The balance between capturing memories and living in the moment
By Patricia Baer
As I was putting my house back in order after a week of holiday celebrations and house guests, I realized with some disappointment that I had not taken very many photos this year. I was slightly annoyed with myself for not taking a group picture of the next generation of our family, which tends to be in the form of that traditional staged scene of kids planted together on a couch.
These photos, no matter from whose family, are always an entertaining reflection of both the children’s personalities and whatever emotions they are experiencing in the moment the scene is captured.
Without context, though, a person could mistake one for the other. This leads to one of my favorite uses for pictures, the prompting of storytelling that goes along with opening a family photo album. In itself a picture may be worth a thousand words, but it often elicits a thousand more from someone who was there at the time of the shot.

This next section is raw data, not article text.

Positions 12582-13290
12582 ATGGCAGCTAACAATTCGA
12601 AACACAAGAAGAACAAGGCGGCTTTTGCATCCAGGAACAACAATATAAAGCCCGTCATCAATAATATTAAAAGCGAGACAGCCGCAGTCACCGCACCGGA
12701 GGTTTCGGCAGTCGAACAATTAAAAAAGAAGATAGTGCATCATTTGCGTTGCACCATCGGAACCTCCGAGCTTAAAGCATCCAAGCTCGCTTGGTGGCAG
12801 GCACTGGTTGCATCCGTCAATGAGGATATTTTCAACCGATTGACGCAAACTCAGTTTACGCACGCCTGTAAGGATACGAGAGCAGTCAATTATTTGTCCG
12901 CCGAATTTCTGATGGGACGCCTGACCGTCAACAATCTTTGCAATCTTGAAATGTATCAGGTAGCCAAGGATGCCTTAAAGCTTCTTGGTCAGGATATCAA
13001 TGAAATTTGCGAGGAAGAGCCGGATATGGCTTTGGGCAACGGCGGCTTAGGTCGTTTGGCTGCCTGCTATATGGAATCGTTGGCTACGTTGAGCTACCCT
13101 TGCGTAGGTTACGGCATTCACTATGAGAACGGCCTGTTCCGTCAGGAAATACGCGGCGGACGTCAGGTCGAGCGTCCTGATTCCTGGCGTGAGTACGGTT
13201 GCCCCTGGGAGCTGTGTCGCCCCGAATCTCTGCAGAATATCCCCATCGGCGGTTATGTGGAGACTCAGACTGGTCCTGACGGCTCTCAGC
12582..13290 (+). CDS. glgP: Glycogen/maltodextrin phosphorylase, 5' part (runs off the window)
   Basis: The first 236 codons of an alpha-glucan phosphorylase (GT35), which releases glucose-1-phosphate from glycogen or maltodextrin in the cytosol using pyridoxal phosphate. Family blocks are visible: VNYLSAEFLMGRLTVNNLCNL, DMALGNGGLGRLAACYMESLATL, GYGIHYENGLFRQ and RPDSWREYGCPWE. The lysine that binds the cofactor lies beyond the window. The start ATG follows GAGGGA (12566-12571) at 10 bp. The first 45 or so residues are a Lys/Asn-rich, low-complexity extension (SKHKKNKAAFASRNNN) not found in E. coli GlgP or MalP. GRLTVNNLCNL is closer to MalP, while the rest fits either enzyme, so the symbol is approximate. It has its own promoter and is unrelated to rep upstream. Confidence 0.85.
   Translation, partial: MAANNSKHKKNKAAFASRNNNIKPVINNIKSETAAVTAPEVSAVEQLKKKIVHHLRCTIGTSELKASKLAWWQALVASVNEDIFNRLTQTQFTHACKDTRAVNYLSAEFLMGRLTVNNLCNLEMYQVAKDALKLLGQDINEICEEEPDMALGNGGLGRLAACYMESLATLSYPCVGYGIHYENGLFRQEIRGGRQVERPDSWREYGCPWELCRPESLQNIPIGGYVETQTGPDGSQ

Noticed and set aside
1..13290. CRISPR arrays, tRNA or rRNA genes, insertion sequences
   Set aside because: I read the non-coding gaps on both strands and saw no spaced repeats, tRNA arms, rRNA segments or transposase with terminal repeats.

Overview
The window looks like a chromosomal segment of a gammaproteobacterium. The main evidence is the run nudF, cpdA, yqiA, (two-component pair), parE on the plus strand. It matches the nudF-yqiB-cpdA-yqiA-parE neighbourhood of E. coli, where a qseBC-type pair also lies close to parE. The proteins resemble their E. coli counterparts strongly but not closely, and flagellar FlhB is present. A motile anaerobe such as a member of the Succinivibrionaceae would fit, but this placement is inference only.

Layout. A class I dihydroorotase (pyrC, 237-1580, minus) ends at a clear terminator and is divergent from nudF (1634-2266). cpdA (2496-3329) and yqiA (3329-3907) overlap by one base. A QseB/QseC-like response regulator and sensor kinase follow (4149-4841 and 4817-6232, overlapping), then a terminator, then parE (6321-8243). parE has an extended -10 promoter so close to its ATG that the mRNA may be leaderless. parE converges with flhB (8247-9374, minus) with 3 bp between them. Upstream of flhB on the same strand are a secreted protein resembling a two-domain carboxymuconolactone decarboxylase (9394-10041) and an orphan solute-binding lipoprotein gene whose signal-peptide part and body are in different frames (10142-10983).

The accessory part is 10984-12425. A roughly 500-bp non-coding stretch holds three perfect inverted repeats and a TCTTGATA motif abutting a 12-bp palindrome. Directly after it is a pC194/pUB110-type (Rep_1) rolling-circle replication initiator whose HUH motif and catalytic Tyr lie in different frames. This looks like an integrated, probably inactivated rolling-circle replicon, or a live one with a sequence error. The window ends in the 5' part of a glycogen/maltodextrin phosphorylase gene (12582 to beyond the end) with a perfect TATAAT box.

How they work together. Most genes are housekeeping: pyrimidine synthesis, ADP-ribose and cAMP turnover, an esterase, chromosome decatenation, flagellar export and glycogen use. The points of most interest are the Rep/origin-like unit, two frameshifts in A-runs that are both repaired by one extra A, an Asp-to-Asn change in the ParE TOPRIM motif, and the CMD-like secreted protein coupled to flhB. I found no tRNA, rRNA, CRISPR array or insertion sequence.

Whether it is an explanation of how the photo came into existence or general reminiscing about the subjects time-frozen in the print, there is usually something additional that can be expressed beyond the image.
On my to-do list of “this would be cool but I will never have time for it” projects is to pull together my photos from over the years and write short blurbs for them, adding contextualization from my recollection before it becomes lost to the fuzziness of aging. These depictions of my life, however, have huge holes.
My two years in Atlanta would be virtually non-existent, not for lack of things worth remembering but because my life was so gleefully hectic with theatrical projects during those years. I was busy experiencing my life, and it did not occur to me to stop and record any of it.
I have a kind of love-hate relationship with personal photos for this reason. People can become obsessed with recording the perfect shot or capturing the appropriate facial expression from their subjects that they lose the memory of the moment itself. Occasionally, the photos betray personal memories.
We all process our experiences individually, and what we hone in on to memorialize may distort or blur other details. What may have been remembered as a red boat at a summer cabin may be revealed to be blue in family photos, causing the viewer to question what other cherished details of that vacation were incorrectly stored in his or her memory.
I guess that is why, while I regret not having more photos from this year’s Christmas, it is only a slight disappointment because I know it means we were too busy having fun enjoying our time together and creating actual memories instead of just recording a moment in time when we were all sitting on a sofa.